10 ways to make sure your family doesn’t fight this Christmas

Photo(Getty Images/Gallo images)
Photo(Getty Images/Gallo images)

Christmas is just around the corner and this means there will be yet another family gathering. But you are probably not looking forward to this because you still remember last Christmas’ gathering, where your troublesome uncle was on everybody’s case because he had one too many to drink and dished out dirt on everybody, nearly ruining the whole family lunch.


Not all family get togethers are a walk in the park. Jennifer Papers, a counselling social worker at The Family Life Centre, says you have to take everyone’s needs and expectations into consideration when planning for the get together.

The aunt who won’t pitch because of other family members

Jennifer advises that you speak with your aunt and explain that her attendance is significant, not only for you, but everyone else, especially the guest of honour (if you have one).

“Be sure to mention that the get together can’t be complete without her,” says Jennifer.

The family know-it-all

If something is not a success, the family know-it-all is usually the first one to point this out.

“Don’t let their comments annoy you. Instead, ask them for advice on dealing with the next situation. If you give them a chance to take charge, they may back off. They probably don’t want to turn the tables and risk being criticised,” says Jennifer.

Lowering your expectations

Remember that you’re going to be spending the day with your extended family, so it’s okay to hope for the best, but be realistic.

“Don’t let exaggerated expectations ambush you. Never assume people are going to be on their best behaviour and act differently just because it’s a family gathering, families are families. They are going to act how they always act, maybe even worse,” says Jennifer.

 Be a team player

If the get together is coming to your house this year, make sure you include relatives in the various activites planned for the day.

“Invite them to bring something for the meal or ask for their help setting the table. Try to make them feel comfortable and appreciated. On the other hand, if you are going to their house for the get together, ask them if they’d like some help, whether they need your assistance or not,” she says.


We all know how things can quickly go from good to bad with just one comment. Jennifer gives a few dos and don'ts for the family gathering.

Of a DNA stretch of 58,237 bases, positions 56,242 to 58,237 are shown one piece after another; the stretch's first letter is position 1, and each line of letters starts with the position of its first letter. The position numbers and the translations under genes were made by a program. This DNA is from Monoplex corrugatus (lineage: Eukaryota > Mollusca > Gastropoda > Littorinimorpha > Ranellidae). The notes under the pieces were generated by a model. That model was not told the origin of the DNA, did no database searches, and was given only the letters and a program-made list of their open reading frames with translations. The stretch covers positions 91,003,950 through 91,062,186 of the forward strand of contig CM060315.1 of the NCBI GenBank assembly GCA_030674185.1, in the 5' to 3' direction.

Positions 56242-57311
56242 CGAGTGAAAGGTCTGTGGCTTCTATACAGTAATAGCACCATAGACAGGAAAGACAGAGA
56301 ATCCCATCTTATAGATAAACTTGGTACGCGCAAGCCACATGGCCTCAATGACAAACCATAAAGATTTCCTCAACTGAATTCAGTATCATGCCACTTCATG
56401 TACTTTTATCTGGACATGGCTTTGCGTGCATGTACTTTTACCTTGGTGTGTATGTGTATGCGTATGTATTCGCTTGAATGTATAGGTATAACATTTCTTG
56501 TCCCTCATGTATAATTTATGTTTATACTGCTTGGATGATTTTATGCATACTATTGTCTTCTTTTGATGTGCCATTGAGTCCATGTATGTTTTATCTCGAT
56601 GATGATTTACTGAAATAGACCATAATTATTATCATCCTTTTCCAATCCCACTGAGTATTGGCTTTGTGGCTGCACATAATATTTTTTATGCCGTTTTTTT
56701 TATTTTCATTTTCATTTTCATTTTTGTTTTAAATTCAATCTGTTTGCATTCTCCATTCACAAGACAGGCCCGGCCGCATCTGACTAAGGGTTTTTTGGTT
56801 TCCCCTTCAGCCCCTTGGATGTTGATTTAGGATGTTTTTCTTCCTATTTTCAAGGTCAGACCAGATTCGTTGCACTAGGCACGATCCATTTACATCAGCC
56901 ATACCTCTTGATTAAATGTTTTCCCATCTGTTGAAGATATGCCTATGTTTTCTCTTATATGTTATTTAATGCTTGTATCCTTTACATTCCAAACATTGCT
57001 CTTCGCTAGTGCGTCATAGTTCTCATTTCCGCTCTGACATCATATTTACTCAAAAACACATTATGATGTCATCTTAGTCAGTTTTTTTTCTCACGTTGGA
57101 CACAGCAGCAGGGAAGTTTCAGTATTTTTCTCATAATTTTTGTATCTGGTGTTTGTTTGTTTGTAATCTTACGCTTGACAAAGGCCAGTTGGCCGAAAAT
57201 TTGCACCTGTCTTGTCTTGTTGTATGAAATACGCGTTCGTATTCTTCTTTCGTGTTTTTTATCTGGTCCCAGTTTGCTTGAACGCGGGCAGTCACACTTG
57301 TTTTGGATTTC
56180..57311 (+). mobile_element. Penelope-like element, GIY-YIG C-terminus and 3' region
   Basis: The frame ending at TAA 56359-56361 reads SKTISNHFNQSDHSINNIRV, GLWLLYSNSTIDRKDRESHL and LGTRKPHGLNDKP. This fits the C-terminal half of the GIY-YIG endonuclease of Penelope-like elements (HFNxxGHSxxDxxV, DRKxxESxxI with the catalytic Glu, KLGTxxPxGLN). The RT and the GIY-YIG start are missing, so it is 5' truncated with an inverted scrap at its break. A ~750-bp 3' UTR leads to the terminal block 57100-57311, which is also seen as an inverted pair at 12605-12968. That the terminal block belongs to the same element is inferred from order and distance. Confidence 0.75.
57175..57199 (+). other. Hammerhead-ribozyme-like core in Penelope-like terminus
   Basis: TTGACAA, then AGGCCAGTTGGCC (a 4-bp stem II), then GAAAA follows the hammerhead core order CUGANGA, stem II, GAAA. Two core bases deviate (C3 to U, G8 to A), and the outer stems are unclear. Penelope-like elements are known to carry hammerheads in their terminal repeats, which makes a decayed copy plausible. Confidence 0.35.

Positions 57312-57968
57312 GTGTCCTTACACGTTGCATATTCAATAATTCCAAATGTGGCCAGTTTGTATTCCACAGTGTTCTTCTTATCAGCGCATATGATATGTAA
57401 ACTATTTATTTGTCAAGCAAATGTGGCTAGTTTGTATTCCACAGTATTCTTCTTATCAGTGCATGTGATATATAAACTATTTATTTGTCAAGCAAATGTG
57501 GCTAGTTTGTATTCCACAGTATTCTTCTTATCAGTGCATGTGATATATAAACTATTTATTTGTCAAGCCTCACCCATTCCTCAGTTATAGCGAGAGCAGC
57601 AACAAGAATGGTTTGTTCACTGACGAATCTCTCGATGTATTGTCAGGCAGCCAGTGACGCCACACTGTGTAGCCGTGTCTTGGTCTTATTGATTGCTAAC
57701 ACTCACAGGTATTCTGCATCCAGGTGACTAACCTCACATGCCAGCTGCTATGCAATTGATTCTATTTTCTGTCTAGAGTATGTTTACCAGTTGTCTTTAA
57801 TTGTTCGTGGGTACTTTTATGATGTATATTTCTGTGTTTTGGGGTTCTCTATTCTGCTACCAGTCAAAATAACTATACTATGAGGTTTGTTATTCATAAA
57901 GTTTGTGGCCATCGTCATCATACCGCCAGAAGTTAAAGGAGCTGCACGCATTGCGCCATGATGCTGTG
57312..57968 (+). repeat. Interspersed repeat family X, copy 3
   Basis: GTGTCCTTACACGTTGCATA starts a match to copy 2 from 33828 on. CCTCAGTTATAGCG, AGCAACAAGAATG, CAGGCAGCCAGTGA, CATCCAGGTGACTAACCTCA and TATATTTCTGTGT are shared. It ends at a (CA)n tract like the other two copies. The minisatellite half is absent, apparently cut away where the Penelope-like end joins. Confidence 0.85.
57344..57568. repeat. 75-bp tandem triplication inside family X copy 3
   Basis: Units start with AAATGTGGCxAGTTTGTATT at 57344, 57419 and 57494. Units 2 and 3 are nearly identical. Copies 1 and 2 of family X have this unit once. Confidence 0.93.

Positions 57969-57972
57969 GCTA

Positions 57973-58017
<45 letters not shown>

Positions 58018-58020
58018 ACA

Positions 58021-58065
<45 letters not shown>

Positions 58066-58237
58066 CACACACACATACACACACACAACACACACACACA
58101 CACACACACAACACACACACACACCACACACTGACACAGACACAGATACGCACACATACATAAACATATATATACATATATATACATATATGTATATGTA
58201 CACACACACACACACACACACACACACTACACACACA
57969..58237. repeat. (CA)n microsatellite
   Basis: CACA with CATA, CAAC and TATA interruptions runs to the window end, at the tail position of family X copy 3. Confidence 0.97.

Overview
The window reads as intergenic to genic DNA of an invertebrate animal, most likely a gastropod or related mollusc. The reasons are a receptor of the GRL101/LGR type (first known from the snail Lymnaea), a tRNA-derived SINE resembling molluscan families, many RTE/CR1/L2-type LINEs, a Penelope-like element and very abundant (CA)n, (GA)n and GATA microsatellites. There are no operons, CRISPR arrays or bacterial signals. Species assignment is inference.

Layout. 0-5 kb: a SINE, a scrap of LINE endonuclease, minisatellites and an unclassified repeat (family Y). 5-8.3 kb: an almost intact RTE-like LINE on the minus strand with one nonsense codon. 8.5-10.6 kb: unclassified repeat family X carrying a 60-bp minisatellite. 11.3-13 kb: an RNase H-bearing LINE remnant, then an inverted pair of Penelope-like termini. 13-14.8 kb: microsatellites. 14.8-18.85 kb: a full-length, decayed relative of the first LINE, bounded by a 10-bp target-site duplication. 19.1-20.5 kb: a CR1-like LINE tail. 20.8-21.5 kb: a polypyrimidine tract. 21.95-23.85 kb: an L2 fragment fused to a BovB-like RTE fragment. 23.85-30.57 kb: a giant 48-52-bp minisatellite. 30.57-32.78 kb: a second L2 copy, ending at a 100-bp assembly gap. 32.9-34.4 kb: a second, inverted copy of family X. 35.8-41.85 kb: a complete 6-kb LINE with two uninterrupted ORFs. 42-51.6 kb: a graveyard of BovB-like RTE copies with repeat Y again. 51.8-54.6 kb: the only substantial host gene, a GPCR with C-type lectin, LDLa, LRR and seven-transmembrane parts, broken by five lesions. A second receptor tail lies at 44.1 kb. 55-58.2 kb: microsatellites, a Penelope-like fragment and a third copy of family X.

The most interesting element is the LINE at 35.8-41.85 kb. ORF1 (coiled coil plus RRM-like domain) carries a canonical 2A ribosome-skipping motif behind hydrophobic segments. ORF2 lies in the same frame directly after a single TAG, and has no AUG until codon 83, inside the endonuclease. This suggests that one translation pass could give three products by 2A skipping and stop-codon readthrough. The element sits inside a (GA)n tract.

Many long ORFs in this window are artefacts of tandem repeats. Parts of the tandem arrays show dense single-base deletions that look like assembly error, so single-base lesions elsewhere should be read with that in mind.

Taking it easy on the liquor

There is nothing wrong with drinking and enjoying a few glasses of alcohol with family, however too much drinking can lead to you getting drunk and embarrassing yourself in the midst of people who hold you in high regard.

 “It’s reasonable to be in control of your actions, so drink with caution and stay alert of the uncertain circumstances that might occur,” she says.

 Setting boundaries

You must set boundaries as to what you will and will not allow. “I know families that have had to ban adults from gatherings because they have ruined so many family gatherings in the past.”

Choosing topics

Get everyone to agree that there are topics that simply will not be spoken about because they only bring out the worst in some of the family members. ”Don’t allow conversations to turn into a minefield of disruptive disputes. Always try to add humour,” advises Jennifer.

Set time limits

If lunch is to be served at a specific time, start exactly at that time and let everyone know if they are late, lunch will be served without them.

”The emotionally unstable personality is legendary being late in order to make vivid entrances, be the centre of attention and demonstrate dominance or control. Don’t provide them with that opportunity,” she says.

Keeping your cool

 It’s true that you can’t choose family and it’s not your burden that you have that one family member who always thinks that it’s alright to spot others’ shortcomings.

This is the relative who always makes sure to remind you that you have gained weight or your car is repossessed and they would say it in a way you think they are actually concerned about your unemployment status and how old you are getting.

When you come across this relative, just smile briefly, remain composed and let them know it’s great to see them again. Then walk away from the conversation.

Relationship expert, Paula Quinsee, adds that if you are overwhelmed and feel like shouting, take a time out to gain your composure.

Don’t outshine others

It’s wonderful to share your accomplishments with family, but talking about yourself all the time can be a drag to the other relatives.

You don’t want to be that family member who other members of the family avoid chatting to and sideline from other activities because you are considered as arrogant. Try complimenting others on their successes too, rather than just talking about your milestones.

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